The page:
* Dollar hits highest level vs yen since July 27
* U.S. Treasury yields spike, making dollar more attractive
* Dollar reverses 4 percent loss vs yen (New throughout)
By Dion Rabouin
NEW YORK, Nov 9 (Reuters) - The dollar hit its highest level against the Japanese yen in nearly four months on Wednesday, as U.S. Treasury debt yields touched multi-month highs following Republican candidate Donald Trump’s victory in the presidential election.
Yields on benchmark 10-year Treasury notes and 30-year bonds rose to their highest levels in nine months, bolstered by expectations that Trump will enact protectionist trade policies that could push wages higher and boost inflation.
Rising inflation tends to erode the value of bonds, pushing yields higher. Higher U.S. interest rates increase the value of the dollar by making dollar-denominated assets more attractive to investors.
“Yields are driving moves and are driving everything we’re seeing in the markets, and as long as they continue to rise you’ll see dollar/yen rise,” said Kathy Lien, managing director of BK Asset Management. “Dollar/yen is getting positive support from the turnaround in U.S. stocks, positive support from the yield spreads and generally speaking we’re seeing pretty consistent price action across these different markets.”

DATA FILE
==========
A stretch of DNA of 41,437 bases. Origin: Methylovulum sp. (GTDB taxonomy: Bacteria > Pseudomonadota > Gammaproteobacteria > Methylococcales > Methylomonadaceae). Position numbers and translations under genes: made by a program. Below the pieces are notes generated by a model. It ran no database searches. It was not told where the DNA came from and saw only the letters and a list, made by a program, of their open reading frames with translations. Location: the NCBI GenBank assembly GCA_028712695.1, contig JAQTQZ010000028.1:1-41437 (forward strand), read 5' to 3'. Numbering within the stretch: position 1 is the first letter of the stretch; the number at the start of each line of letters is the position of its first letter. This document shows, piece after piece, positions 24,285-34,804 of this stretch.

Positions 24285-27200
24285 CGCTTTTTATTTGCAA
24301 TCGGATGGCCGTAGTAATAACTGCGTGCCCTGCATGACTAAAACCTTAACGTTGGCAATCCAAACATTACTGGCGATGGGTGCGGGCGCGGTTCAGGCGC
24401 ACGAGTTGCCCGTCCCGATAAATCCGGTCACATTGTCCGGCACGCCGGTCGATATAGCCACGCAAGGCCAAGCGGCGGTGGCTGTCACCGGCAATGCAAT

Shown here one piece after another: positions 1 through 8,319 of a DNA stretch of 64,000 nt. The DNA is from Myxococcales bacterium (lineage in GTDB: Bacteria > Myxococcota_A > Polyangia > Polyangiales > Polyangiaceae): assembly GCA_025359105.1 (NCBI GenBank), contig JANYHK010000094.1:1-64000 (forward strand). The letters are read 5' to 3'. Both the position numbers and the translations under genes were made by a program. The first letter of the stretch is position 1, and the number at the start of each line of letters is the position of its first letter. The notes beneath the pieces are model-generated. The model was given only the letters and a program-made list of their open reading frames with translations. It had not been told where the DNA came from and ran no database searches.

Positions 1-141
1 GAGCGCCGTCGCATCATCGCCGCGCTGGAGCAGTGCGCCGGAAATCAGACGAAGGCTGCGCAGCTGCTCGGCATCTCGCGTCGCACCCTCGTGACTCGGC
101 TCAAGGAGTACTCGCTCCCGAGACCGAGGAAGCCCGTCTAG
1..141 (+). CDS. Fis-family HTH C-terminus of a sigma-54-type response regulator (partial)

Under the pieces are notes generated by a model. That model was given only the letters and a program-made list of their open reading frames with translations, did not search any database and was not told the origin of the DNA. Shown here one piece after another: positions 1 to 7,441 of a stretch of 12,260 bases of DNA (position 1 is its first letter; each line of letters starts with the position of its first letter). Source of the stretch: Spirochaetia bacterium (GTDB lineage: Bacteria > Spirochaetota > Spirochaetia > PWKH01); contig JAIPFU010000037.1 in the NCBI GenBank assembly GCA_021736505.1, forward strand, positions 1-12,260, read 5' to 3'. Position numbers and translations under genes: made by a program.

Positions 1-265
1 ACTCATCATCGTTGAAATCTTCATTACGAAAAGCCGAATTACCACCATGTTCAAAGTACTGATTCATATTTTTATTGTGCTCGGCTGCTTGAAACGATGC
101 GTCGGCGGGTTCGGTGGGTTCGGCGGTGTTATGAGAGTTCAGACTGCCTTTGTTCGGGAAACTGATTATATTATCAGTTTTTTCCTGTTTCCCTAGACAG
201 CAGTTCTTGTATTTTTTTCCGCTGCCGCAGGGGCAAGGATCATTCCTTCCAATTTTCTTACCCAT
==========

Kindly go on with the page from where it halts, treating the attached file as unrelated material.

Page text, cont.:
The dollar reversed earlier selling against the safe-haven yen to rise more than half a percent, touching a high of 105.79 yen, its highest level since July 27. It had previously fallen as much as 4 percent in overnight trading as Trump moved closer to securing the election win over heavily favored rival Hillary Clinton.
Fed fund futures show investors still overwhelmingly expect the U.S. Federal Reserve to raise interest rates at its December policy meeting after being on hold since hiking rates in December 2015.
“The only reason the Fed would forego a rate hike is if stocks crashed tremendously,” Lien said. “If they close anywhere near where they are right now, up, (Federal Reserve Chair Janet) Yellen will be relieved and that is going to resonate with the markets.” (Reporting by Dion Rabouin; Editing by Paul Simao)